- Standard Number:
OSHA requirements are set by statute, standards and regulations. Our interpretation letters explain these requirements and how they apply to particular circumstances, but they cannot create additional employer obligations. This letter constitutes OSHA's interpretation of the requirements discussed. Note that our enforcement guidance may be affected by changes to OSHA rules. Also, from time to time we update our guidance in response to new information. To keep apprised of such developments, you can consult OSHA's website at http://www.osha.gov.
October 4, 1994
Mr. Montfort A. Johnsen President Montfort A. Johnsen and Assoc., Ltd. 26 Sheral Drive Danville, Illinois 61832-1354
Dear Mr. Johnsen:
This is in response to your March 4, letter, requesting an interpretation of the Process Safety Management (PSM) of Highly Hazardous Chemicals Standard, 29 CFR 1910.119. Specifically, you requested clarification on whether flammable lubrication in one or two self-pressurized (aerosol) cans, typically one pint in capacity, which are maintained in a workplace (for example, a restaurant kitchen for use from time to time to prevent foods from sticking to heated cookware, such as frying pans) are subject to Occupational Safety and Health regulations. Please accept our apology for the delay in responding.
Please note that flammable lubricant in aerosol cans, as described above, would not be subject to the PSM standard nor to the 1910.106 - Flammable and combustible liquids standard. By 1910.1200(b)(6)(vii), the hazards communication standard would apply to the aforementioned flammable lubricant in aerosol cans unless the employer can demonstrate it is used in the workplace in the same manner as normal consumer use and which use results in a duration and frequency of exposure which is not greater than exposures experienced by consumers. Please note that the Consumer Products Safety Council (CPSC) requires "flammable" labels on aerosol cans used by consumers pursuant to their authority under the Federal Hazardous Substances Act (15 U.S.C. 1261 et seq.). The CPSC uses the test method in 16 C.F.R. 1500.45 to determine whether the aforementioned containers are covered as flammable aerosol cans.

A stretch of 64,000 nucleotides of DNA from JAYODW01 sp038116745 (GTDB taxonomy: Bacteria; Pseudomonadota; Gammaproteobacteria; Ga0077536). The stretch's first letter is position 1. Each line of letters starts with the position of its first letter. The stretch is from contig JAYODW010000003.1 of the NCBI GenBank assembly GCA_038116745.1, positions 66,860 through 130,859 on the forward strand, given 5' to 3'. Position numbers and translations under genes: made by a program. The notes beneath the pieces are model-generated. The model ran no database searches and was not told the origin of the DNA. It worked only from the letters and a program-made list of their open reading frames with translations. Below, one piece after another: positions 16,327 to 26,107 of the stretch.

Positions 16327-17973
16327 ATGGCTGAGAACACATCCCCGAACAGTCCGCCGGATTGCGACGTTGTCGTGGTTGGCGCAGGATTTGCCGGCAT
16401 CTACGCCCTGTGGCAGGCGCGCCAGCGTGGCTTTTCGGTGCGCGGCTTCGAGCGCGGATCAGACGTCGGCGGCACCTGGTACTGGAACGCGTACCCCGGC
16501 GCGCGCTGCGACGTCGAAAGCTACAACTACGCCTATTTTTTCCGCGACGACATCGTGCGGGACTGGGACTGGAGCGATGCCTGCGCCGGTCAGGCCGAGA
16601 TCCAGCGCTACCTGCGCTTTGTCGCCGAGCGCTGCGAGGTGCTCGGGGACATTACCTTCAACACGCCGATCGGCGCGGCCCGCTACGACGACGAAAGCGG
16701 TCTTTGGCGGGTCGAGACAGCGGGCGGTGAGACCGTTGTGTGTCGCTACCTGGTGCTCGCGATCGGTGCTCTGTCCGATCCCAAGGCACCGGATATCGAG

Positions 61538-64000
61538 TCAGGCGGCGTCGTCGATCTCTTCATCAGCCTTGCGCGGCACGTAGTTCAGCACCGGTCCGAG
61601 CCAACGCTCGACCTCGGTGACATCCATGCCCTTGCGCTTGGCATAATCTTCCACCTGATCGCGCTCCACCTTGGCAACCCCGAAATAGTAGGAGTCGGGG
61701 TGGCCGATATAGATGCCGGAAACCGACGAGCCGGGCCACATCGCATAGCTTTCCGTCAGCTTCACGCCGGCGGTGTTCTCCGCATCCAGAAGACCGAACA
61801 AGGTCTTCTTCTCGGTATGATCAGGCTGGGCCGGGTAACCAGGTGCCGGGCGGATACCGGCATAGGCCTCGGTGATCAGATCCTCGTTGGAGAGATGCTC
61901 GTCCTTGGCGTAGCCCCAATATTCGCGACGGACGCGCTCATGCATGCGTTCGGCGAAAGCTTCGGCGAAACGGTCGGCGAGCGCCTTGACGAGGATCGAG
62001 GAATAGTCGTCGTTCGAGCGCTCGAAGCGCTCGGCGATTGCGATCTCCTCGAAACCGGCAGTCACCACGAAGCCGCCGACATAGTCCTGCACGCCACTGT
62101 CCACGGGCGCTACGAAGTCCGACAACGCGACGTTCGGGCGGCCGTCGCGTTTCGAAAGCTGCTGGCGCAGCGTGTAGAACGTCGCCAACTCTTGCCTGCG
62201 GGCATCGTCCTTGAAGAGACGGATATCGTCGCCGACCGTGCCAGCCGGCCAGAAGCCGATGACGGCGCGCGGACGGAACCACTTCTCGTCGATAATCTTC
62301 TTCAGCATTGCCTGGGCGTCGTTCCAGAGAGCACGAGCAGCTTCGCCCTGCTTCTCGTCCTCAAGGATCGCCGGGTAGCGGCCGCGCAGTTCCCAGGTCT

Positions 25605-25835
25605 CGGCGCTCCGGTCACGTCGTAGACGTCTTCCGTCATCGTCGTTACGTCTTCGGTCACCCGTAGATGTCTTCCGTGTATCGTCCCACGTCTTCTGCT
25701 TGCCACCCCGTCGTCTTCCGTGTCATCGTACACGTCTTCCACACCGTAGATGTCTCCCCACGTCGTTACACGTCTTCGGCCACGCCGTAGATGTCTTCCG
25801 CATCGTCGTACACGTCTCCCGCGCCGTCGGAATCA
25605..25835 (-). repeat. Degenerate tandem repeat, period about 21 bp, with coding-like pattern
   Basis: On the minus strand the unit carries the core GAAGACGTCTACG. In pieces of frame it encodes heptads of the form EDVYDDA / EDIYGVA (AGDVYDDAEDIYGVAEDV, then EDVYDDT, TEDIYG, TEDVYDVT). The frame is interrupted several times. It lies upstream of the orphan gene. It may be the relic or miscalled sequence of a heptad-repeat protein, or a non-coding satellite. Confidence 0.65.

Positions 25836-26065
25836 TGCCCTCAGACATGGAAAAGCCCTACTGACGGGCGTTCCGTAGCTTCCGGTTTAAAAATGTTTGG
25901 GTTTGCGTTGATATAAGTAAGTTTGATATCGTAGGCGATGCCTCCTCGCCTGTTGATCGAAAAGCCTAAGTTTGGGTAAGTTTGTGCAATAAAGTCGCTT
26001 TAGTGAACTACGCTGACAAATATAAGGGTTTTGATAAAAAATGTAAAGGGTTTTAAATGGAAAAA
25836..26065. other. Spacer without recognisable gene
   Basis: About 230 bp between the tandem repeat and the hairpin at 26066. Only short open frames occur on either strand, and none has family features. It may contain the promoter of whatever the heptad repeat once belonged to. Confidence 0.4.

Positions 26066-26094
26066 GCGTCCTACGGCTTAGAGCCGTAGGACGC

We appreciate your interest in employee safety and health. If we can be of further assistance, please contact Ron Davis on 219-8031.
John B. Miles, Jr., Director Directorate of Compliance Programs